8a. Fighting piracy hurts your readers more than the pirates. If I were to put a password on PDF files, or enable DRM on the Kindle edition, I would just be annoying readers. Pirates can’t be stopped, and caring about them shows that you’re more concerned about how much you earn than the reading experience of people who buy your book. Make it easier for customers by putting your book on all available outlets, such as Createspace (for paperback), Amazon (Kindle), and Smashwords (everything else). Again, pretend you’re a buyer. Wouldn’t you want the book easy to buy without DRM? You fail as a bookseller when you encourage a customer to go to Google and search for a pirated copy.
8b. Give so much value that your reader would feel bad about pirating your work. 80% of the information I give is free on my blog or newsletter. About 20% of my writing is packaged into books. So when a customer is faced with a choice to pirate the book or give me money, he chooses the latter. I lost count how many times guys told me, “Your book is the only one I didn’t pirate.” They know I’m not some soulless corporation, but one guy trying to put out good work.
9. Promote your book, but not too much. Imagine if I plugged my books on every post or tweet. You’d get annoyed because book promos are not value. Don’t think that having a large blog readership or Twitter following means people want to receive ads. Outside of book release days, the frequency at which you can promote your book should be “once in a while”. Leave a link to the book somewhere on your navigation bar and then shut up about it. People know about your book and reminding them every day is going to turn them off.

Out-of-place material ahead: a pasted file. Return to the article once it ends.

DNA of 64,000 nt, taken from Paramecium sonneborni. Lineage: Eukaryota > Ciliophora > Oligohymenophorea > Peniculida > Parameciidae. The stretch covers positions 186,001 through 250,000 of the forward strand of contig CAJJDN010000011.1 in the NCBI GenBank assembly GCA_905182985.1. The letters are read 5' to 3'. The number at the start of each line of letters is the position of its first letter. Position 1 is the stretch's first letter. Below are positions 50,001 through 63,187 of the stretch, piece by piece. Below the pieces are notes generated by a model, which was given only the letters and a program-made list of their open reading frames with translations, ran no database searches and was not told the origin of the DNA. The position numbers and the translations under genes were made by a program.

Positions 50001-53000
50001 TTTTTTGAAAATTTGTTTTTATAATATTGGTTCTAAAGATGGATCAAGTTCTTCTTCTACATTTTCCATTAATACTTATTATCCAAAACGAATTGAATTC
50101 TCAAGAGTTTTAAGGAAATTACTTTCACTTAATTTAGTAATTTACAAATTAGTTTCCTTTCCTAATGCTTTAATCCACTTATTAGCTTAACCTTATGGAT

10. The blog is more important than the book. Yes I know this is at number two but I must stress how important it is. Even after your book drops, a project that took you god knows how many hours of blood and sweat to make, you have to keep blogging. You’re only just beginning! Your blog must be permanent and eternal, while the book is a secondary part of that. If you aren’t ready to accept this, your book will not make it in today’s publishing climate. Even when I go on a blog break of a couple weeks, I notice a dip in sales. Your blog is the heart that pumps oxygen to your book. Without the blog, your book dies.
11. Pray for luck on Amazon. If your book is in a hot niche and you have decent sales, it will be listed in the “Customers also bought” section of more popular books. My book Bang lists well under The Game and Mystery Method so it has enjoyed nice sales from people who don’t even know about my blog.